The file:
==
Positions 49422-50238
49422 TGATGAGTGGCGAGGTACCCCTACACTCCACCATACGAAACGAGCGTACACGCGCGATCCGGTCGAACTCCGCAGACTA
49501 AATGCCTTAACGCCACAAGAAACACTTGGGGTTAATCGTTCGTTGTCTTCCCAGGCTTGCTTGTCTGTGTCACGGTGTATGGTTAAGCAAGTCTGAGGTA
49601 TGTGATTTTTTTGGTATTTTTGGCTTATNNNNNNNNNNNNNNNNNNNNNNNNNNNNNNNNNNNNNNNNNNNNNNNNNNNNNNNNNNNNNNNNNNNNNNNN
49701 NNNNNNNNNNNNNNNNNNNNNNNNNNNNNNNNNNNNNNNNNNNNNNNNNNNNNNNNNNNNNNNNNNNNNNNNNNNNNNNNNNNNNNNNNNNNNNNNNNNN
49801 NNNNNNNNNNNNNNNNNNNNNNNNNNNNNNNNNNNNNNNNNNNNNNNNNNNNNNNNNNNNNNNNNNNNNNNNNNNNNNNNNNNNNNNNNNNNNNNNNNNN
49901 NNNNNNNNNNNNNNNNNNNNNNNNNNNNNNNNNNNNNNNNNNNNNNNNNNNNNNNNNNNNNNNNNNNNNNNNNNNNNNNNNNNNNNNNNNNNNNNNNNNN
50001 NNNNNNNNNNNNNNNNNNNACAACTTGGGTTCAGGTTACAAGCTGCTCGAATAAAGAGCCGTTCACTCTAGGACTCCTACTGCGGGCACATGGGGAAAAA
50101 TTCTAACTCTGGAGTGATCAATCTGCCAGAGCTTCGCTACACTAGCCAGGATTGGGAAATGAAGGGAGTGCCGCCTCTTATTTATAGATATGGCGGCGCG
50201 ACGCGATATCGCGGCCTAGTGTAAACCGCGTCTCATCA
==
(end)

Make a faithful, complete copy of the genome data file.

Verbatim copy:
Positions 49422-50238
49422 TGATGAGTGGCGAGGTACCCCTACACTCCACCATACGAAACGAGCGTACACGCGCGATCCGGTCGAACTCCGCAGACTA
49501 AATGCCTTAACGCCACAAGAAACACTTGGGGTTAATCGTTCGTTGTCTTCCCAGGCTTGCTTGTCTGTGTCACGGTGTATGGTTAAGCAAGTCTGAGGTA
49601 TGTGATTTTTTTGGTATTTTTGGCTTATNNNNNNNNNNNNNNNNNNNNNNNNNNNNNNNNNNNNNNNNNNNNNNNNNNNNNNNNNNNNNNNNNNNNNNNN
49701 NNNNNNNNNNNNNNNNNNNNNNNNNNNNNNNNNNNNNNNNNNNNNNNNNNNNNNNNNNNNNNNNNNNNNNNNNNNNNNNNNNNNNNNNNNNNNNNNNNNN
49801 NNNNNNNNNNNNNNNNNNNNNNNNNNNNNNNNNNNNNNNNNNNNNNNNNNNNNNNNNNNNNNNNNNNNNNNNNNNNNNNNNNNNNNNNNNNNNNNNNNNN
49901 NNNNNNNNNNNNNNNNNNNNNNNNNNNNNNNNNNNNNNNNNNNNNNNNNNNNNNNNNNNNNNNNNNNNNNNNNNNNNNNNNNNNNNNNNNNNNNNNNNNN
50001 NNNNNNNNNNNNNNNNNNNACAACTTGGGTTCAGGTTACAAGCTGCTCGAATAAAGAGCCGTTCACTCTAGGACTCCTACTGCGGGCACATGGGGAAAAA
50101 TTCTAACTCTGGAGTGATCAATCTGCCAGAGCTTCGCTACACTAGCCAGGATTGGGAAATGAAGGGAGTGCCGCCTCTTATTTATAGATATGGCGGCGCG
50201 ACGCGATATCGCGGCCTAGTGTAAACCGCGTCTCATCA